AAJ Outlines Solutions for Real Health Care Reform

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For Immediate Release: September 9, 2009

Contact: Ray De Lorenzi
202-965-3500, ext. 369
media.replies@justice.org

AAJ Outlines Solutions for Real Health Care Reform

Tort reform should not be focus of debate

Washington, DC—Continuing to push back against the rhetoric and mistruths in the health care debate, the American Association for Justice (AAJ) today outlined three pillars of its efforts to educate lawmakers and the public on real solutions for reform.

“Over the last month, there has been a great deal of empty rhetoric, mistruths and outright lies about health care reform,” said AAJ President Anthony Tarricone.  “Limiting the legal rights of patients will do nothing to cover the uninsured or lower health care costs.  Patients’ rights are not bargaining chips.”

In a conference call with reporters, Tarricone outlined three pillars to AAJ’s efforts:

(1) Our country is in desperate need of health care reform, and we must pass a bill that lowers costs and covers the uninsured.  It is clear our health care system is in crisis.  We fully support the efforts underway to fix health care and bring health and economic security to millions of Americans.  Trial attorneys are small businesses as well.  We struggle every day to provide health insurance to our own employees.  Reforming health care is in everyone’s best interest.

(2) The health care bill must reduce medical errors.  According to the Institute of Medicine, 98,000 people die every year from preventable medical errors – and this number doesn’t include those seriously injured.  This is the sixth leading cause of death in America, equivalent to two 737s crashing every day.  Trial attorneys see first-hand the effects medical errors have on patients and their families.  The best way to have fewer medical malpractice cases is to reduce the number of medical errors.  If less people need to seek legal recourse, that means patients are getting safer.  Patients that are safer also means lower costs to the health care system.  Everyone can support this.

(3) The health care bill cannot limit the legal rights of injured patients.  Patients’ rights cannot be used as bargaining chips or compromised.  This is why decreasing medical errors is a critical pillar of our efforts, as it will not only decrease the amount of malpractice, but more importantly, keep patients safer.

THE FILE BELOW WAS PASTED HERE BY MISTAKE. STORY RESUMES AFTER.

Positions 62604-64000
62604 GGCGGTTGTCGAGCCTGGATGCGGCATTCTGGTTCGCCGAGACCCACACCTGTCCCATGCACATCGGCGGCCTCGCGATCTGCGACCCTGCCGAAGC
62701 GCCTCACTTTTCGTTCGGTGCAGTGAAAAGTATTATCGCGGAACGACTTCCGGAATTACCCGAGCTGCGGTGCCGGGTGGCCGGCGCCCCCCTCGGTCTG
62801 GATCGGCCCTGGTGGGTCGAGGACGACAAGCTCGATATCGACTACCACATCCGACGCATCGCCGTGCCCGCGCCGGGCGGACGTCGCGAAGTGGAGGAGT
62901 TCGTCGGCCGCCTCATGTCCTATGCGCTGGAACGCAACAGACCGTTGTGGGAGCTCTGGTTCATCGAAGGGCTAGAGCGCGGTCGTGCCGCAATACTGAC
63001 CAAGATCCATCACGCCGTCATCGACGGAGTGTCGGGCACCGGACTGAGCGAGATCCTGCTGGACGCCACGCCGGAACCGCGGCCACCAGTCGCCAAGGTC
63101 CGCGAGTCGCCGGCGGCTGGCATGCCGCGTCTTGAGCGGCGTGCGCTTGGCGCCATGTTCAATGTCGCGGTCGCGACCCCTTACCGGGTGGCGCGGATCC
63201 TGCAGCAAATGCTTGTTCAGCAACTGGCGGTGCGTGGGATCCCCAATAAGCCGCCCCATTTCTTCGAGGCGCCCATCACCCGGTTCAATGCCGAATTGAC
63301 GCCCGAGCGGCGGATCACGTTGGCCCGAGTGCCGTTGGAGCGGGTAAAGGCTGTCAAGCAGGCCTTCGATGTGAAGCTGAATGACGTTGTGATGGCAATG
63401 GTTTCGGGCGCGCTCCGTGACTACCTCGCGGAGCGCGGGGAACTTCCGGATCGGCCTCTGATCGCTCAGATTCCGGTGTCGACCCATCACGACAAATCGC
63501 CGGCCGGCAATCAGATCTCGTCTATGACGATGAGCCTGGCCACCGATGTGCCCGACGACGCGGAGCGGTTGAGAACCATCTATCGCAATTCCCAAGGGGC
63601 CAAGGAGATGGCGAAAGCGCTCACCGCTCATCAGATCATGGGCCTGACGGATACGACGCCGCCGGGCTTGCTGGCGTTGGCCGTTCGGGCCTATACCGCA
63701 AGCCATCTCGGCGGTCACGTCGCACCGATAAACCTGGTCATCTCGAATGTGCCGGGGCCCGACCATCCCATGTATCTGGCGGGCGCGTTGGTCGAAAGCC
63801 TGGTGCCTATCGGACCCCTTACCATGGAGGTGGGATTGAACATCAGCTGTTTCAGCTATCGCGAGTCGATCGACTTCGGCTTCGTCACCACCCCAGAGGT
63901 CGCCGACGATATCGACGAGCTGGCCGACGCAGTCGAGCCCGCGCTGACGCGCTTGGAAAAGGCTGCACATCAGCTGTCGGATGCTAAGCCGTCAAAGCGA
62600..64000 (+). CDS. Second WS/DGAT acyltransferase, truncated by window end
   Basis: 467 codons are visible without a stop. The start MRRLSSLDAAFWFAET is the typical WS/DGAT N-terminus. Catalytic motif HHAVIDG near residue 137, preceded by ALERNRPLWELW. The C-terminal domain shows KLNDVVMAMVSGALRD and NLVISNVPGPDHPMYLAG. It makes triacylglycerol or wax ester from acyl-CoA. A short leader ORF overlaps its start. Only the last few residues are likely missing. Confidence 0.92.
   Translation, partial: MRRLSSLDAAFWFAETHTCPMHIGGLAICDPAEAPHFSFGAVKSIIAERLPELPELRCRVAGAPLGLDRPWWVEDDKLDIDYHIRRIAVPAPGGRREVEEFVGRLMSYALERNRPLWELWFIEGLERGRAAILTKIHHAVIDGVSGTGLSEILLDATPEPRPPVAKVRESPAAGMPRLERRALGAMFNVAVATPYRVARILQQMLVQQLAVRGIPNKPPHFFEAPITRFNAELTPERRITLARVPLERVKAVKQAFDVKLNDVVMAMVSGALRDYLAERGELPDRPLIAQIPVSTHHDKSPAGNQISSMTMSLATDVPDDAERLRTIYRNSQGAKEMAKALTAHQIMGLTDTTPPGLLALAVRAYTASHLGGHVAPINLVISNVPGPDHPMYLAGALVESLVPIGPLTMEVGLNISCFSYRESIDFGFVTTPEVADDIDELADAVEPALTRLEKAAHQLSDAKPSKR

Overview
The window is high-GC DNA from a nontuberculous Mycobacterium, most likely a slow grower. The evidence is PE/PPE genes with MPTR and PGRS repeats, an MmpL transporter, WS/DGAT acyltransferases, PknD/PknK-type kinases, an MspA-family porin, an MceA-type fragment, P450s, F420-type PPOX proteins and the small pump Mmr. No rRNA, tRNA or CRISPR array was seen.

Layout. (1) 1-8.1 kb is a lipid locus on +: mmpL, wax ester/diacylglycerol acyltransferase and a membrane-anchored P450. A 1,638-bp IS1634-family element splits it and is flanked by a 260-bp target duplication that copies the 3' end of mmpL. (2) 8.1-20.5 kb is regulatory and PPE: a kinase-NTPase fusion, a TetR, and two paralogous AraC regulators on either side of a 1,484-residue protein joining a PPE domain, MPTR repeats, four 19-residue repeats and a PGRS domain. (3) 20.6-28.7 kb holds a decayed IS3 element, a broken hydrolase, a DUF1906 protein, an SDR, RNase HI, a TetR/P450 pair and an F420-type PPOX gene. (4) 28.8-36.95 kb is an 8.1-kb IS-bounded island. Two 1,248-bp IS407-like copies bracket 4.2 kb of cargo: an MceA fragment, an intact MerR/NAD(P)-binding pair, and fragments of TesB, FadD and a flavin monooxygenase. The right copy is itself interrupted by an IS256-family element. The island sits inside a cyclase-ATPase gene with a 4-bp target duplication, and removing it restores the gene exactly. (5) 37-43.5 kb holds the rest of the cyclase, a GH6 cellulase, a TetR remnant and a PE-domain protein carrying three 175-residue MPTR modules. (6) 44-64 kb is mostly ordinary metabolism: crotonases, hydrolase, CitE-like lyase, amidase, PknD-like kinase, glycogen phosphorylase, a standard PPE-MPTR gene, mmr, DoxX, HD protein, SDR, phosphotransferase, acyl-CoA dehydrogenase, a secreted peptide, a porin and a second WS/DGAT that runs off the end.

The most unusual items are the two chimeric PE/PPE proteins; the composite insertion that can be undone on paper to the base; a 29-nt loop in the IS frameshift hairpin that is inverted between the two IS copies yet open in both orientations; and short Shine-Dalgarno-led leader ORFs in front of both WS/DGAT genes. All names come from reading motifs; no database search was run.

Last week, AAJ formally released an analysis of scholarly research showing that arguments about medical malpractice and health care costs have been thoroughly debunked by new data.  The analysis highlights how new proposals to promote patient safety will have more cost savings than expensive, bureaucratic experiments like health courts.  In addition, recent data shows the number of physicians is at an all-time high; rejecting anecdotes that the civil justice system has driven doctors out of business.

The analysis also demonstrates how reducing preventable medical errors is a direct way to improve the current health care system.  According to the Institute of Medicine, preventable medical errors kill as many as 98,000 people every year, the nation’s sixth leading cause of death. 

The primer is available online at www.justice.org/medicalnegligence.

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As the world's largest trial bar, the American Association for Justice (formerly known as the Association of Trial Lawyers of America) works to make sure people have a fair chance to receive justice through the legal system when they are injured by the negligence or misconduct of others—even when it means taking on the most powerful corporations. Visit http://www.justice.org/newsroom.

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